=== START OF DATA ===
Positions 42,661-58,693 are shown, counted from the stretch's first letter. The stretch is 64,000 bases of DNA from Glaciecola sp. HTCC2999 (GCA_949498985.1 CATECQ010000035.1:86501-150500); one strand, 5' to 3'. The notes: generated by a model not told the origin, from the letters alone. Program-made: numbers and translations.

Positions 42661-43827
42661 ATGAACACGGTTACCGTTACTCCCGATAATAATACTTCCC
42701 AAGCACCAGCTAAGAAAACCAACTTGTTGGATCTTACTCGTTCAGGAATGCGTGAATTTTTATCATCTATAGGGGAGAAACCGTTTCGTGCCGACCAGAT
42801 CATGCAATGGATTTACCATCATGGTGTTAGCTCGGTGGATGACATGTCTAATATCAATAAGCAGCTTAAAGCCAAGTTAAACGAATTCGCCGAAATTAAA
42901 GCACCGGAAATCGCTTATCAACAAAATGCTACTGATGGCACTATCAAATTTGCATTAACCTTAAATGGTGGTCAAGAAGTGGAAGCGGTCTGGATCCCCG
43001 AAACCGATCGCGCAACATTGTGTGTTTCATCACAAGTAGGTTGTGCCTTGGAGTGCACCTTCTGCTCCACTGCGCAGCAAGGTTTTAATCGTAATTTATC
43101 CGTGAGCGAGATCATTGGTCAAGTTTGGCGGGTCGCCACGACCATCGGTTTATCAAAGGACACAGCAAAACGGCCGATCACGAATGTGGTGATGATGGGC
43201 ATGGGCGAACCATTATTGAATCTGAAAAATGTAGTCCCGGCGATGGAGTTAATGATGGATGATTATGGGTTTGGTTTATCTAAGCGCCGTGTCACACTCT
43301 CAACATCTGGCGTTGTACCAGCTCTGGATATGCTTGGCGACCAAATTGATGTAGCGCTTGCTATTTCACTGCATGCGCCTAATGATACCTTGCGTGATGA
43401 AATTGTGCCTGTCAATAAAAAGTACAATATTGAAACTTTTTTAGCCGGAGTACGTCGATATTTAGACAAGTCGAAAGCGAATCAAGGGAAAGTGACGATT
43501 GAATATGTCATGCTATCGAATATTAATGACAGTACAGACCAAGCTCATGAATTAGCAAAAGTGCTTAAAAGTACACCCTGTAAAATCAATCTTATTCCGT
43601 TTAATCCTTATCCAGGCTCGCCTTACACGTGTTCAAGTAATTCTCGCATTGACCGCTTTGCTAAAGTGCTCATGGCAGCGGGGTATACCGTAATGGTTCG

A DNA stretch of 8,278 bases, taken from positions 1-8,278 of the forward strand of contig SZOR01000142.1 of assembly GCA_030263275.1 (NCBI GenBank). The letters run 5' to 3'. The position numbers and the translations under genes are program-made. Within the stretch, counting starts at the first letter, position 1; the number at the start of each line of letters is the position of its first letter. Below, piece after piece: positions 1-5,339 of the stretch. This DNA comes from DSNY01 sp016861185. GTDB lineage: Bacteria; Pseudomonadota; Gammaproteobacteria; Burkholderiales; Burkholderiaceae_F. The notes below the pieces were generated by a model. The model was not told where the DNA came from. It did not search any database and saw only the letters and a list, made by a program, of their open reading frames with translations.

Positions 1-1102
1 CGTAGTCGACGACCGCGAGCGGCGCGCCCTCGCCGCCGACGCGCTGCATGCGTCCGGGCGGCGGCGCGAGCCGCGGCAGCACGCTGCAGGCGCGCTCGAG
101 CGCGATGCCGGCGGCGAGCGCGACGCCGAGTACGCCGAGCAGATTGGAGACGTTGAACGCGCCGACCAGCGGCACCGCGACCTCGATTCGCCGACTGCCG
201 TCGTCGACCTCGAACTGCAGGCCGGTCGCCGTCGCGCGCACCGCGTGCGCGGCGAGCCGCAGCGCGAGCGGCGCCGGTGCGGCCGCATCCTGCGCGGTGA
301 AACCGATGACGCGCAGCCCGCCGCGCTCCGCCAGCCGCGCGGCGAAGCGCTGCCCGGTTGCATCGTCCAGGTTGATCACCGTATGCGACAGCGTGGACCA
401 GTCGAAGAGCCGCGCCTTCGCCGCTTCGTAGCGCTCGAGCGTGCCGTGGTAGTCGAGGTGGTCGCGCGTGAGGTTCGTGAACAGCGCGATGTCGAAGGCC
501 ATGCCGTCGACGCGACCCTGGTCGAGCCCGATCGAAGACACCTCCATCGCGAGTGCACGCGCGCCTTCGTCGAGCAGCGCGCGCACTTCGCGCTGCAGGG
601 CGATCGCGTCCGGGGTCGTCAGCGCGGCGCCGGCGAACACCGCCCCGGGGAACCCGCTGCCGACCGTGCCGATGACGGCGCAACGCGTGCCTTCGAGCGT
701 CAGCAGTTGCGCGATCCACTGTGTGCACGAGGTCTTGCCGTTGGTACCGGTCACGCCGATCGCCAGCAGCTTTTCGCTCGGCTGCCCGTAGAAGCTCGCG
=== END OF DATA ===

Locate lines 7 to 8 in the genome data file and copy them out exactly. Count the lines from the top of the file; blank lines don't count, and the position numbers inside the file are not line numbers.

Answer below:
43001 AAACCGATCGCGCAACATTGTGTGTTTCATCACAAGTAGGTTGTGCCTTGGAGTGCACCTTCTGCTCCACTGCGCAGCAAGGTTTTAATCGTAATTTATC
43101 CGTGAGCGAGATCATTGGTCAAGTTTGGCGGGTCGCCACGACCATCGGTTTATCAAAGGACACAGCAAAACGGCCGATCACGAATGTGGTGATGATGGGC